Name:
Location: St. Vincent & Grenadines

You were driving home in the dark on one glass-slippered heel, window sliced open and bathing in the snowliquor of the night air. We heard you singing, and couldn't bear to wake you.

02 August 2005

I know you I knew you, I think I can remember your name. Name.

Because I have a Safeway club card, they have my name on file. That means that whenever I buy food there, my name gets printed out on the receipt. That means, unfortunately, that all cashiers are required to say "Thank you for shopping at Safeway, Mr. [insert dreadful mispronunciation of my last name], have a nice day" whenever I pay. It's not just the fact that they mispronounce my name every single time that upsets me, it's the grating insincerity of the whole process. The idea of referring to customers by name is to make them feel at home, valued as a person, like they're part of a cozy little mom-and-pop shop where everybody knows them. But nobody does! Nobody knows who I am! They might recognize me because I've shopped there before, but that's the only interaction we ever have. I'm there to get my diced tomatoes and diapers, and I'm not really interested in chit-chat. If there was any genuine basis to this enforced ritual of pseudofamiliarity, they'd know how to pronounce my name correctly -- and since it's pretty difficult to suspend my disbelief when they don't, it becomes this horrible sand-in-the-guacamole gauntlet of irritation I have to run every time I go there.

Actually, they don't call me by name anymore because, after a year of complaining, they finally took my name off the receipts. And then, today, in the checkout line at the Guerneville Safeway, this happened. Verbatim, I swear.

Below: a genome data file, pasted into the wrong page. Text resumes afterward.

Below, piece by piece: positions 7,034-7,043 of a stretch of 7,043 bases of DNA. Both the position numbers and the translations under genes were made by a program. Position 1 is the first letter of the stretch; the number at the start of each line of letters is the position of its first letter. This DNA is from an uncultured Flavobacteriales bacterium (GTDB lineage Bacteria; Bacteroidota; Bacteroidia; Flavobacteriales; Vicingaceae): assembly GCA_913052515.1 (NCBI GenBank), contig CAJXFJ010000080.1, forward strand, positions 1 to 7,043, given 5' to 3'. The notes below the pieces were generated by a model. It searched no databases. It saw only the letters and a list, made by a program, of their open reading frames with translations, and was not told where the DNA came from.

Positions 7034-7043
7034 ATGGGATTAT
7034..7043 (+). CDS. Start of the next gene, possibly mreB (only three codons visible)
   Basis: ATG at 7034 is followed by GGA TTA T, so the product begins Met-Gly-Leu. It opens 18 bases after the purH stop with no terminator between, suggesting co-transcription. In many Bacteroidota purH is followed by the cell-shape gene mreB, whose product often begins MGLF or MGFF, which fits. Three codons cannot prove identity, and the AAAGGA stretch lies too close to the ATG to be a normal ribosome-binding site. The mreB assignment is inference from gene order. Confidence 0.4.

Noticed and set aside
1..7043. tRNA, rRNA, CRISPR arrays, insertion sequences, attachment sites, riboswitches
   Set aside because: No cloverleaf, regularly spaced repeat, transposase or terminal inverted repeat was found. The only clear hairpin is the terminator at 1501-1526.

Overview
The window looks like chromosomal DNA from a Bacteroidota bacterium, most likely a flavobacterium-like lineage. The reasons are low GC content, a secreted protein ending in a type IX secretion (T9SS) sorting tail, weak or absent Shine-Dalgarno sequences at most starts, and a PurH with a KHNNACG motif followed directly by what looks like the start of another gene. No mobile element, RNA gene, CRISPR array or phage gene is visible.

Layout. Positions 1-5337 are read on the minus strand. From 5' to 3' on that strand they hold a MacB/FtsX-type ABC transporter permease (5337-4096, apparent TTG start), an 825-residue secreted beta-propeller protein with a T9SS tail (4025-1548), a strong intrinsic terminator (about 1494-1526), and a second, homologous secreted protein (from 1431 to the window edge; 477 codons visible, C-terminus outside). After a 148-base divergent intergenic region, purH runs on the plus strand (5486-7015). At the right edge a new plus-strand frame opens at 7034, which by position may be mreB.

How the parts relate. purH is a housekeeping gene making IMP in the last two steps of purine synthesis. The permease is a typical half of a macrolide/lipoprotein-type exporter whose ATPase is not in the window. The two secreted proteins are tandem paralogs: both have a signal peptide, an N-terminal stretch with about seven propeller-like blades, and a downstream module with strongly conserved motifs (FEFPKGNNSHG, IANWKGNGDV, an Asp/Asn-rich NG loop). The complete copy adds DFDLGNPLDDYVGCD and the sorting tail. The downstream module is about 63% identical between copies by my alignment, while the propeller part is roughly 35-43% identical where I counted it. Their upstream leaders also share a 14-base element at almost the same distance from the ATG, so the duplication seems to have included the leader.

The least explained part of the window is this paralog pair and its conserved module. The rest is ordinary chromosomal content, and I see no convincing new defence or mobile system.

Cashier: [tearing off receipt, glancing at it, handing it to me] Thank you for shopping at Safeway, Mr. Customer, have a nice day.

Me:

Me: Excuse me? What did you call me?

Cashier: Mr. Customer. [chewing gum, no eye contact] That's what it says.

Me:

Me:

Me: Okay then.

4 Comments:

Blogger Slimbolala said...

Good story, Mr. Customer (at least they didn't mispronounce it - or did they?). There's a cashier at my corner drug store who always concludes every transaction with "Have a blessed day." in the most lackluster monotone possible. While this phrase is dictated by her religious beliefs, not her employing corporation, the insincerity is just as pronounced.

8:30 AM  
Anonymous Fred said...

My last name is often mispronounced as, "moron," as in, "Have a nice day, Mrs. Moron."

Ha ha ha. It still catches me off guard, too, especially with telemarketers, to be called Mrs. Moron. The conversation usually goes something like this,

Other Poor Soul:"Is this Mrs. -uh- Moron?"
Me: Uh, what, who are you?
Other Poor Soul: I'd like to speak with Mrs. Moron. Is this Mrs. Moron?

And then all of these witty comments pass through my mind, like, "Mrs. Stupid is here. Will that do?" or "Hey, Pa, we got any morons here?" or "Hang on. My cousin, the Idiot, just stepped out. Let me get her." - well, you get the picture. Generally, I just hang up. I never say anything. Then I remind my husband how much I must really love him to become a moron by choice, when I could have just remained a simple Lee. What was I thinking? I'm such a moron.

9:37 AM  
Blogger Wesley said...

At least your account didn't get set up like this guy's.

4:16 PM  
Anonymous Myke said...

Big companies are like that kid in junior high. You know, the one who tried so hard to fit in but who was too socially inept somehow. And you would try to be nice, but they would just say stupid stuff, and eventually you had to stop talking to them because it was just too embarrassing. And you had to keep your head down and not look them in the eye as you walked past.

You're going to have to stop looking Safeway in the eye.

10:33 AM  

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